Today, my colleague Jonathan Orleans makes a return engagement to the blog, updating us on a decision released by the District Court of Connecticut yesterday that has relevance to various ADA cases in the state. The Defendant was successfully represented by another colleague of mine here at the firm, Marcy Stovall.
A decision issued yesterday by a federal district court in Connecticut provides some useful guidance on the distinction, for purposes of the Americans With Disabilities Act, between impairments that merely affect major life activities and those that substantially limit such activities.
The decision by Judge Janet Arterton also clarifies that in determining whether the plaintiff is substantially limited in important life activities, the plaintiff is compared to “most people,” not to any subgroup of the general population.
In Rumbin v. Association of American Medical Colleges (download here), the plaintiff sought various accommodations, including extra time, to take the Medical College Admission Test (the “MCAT”), claiming to be disabled because he was severely limited in the major life activity of seeing.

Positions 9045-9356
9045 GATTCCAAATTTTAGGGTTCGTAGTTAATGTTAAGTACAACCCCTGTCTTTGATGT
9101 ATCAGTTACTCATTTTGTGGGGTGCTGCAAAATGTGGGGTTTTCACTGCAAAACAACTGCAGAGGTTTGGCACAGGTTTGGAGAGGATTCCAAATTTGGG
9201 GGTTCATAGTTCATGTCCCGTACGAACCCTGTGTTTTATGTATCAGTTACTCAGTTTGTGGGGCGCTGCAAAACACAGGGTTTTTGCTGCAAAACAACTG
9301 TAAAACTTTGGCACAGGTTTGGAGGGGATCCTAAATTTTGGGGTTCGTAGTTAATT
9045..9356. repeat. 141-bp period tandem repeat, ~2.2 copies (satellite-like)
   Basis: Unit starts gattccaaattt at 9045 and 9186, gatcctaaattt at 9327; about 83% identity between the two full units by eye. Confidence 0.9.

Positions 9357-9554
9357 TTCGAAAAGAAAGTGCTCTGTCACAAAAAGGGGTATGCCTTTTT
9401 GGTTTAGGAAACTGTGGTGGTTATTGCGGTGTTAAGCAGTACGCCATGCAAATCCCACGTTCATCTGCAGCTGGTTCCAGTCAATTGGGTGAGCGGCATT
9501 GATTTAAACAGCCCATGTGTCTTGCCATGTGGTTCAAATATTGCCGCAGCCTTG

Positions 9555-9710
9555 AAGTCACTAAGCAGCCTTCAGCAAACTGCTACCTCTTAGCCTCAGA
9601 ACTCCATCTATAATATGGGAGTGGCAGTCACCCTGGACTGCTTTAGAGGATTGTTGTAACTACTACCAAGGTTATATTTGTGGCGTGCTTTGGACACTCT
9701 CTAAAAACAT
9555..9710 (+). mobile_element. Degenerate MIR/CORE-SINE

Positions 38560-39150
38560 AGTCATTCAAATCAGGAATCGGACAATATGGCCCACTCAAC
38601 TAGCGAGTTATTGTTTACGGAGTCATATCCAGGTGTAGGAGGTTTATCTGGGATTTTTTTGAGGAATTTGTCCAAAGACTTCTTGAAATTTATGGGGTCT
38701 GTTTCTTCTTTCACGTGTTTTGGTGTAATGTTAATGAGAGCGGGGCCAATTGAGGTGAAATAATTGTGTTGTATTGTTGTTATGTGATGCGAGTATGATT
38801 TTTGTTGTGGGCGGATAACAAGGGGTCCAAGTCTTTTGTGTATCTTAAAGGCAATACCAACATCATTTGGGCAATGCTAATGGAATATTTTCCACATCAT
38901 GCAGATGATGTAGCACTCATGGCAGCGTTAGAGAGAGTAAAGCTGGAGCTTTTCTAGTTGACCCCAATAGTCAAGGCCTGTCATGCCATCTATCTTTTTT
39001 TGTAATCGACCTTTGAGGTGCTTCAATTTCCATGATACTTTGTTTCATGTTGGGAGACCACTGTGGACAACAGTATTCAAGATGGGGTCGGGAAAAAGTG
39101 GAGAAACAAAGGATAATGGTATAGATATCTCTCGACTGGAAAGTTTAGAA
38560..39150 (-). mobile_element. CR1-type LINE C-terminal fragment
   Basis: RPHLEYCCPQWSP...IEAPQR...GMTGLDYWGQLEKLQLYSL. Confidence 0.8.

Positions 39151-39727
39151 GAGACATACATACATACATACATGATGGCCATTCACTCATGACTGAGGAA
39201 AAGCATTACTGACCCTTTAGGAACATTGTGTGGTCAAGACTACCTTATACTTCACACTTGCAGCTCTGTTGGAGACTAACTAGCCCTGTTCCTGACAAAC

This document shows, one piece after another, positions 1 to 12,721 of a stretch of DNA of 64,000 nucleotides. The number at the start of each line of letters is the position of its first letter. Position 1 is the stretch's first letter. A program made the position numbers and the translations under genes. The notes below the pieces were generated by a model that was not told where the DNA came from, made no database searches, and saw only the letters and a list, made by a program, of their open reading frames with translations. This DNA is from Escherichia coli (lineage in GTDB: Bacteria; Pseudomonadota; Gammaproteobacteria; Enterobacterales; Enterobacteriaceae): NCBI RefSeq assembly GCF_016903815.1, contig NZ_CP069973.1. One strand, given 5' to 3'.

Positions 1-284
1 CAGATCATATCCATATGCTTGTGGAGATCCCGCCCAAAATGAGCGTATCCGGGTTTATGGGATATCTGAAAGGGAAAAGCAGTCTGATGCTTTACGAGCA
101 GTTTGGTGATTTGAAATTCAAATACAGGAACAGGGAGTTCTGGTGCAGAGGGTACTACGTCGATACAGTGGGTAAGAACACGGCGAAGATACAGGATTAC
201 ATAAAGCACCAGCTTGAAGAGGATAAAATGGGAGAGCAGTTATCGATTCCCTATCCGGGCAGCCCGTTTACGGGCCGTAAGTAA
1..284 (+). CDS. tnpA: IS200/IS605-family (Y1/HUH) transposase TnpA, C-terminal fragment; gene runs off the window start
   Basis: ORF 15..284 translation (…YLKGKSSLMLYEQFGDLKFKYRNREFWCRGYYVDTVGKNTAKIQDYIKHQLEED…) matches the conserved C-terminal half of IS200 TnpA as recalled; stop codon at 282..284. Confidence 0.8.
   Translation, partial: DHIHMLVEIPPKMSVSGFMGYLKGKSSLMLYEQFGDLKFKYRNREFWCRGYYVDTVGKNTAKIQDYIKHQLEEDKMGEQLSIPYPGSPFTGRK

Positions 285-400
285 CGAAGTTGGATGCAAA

He submitted to the Association, which administers the MCAT, reports from his treating ophthalmologist and a behavioral optometrist who said that he had various vision-related impairments, including glaucoma, ocular misalignment, convergence insufficiency, binocular dysfunction, and oculomotor dysfunction.
The Association nonetheless denied his request for accommodation after having his application reviewed by its own expert, the Executive Director of the National Board of Examiners in Optometry, who found the reports of plaintiff’s doctors unconvincing on a variety of grounds.
(Interestingly, the Association presented evidence at trial that the MCAT is intentionally designed to be arduous and time-pressured, and that it is reluctant to grant requests for extra time because studies show that scores on tests where extra time is given are not equivalent to scores on tests using the standard timing.)
The Defendant was also represented by Robert Burgoyne of Fulbright & Jaworski in Washington, DC.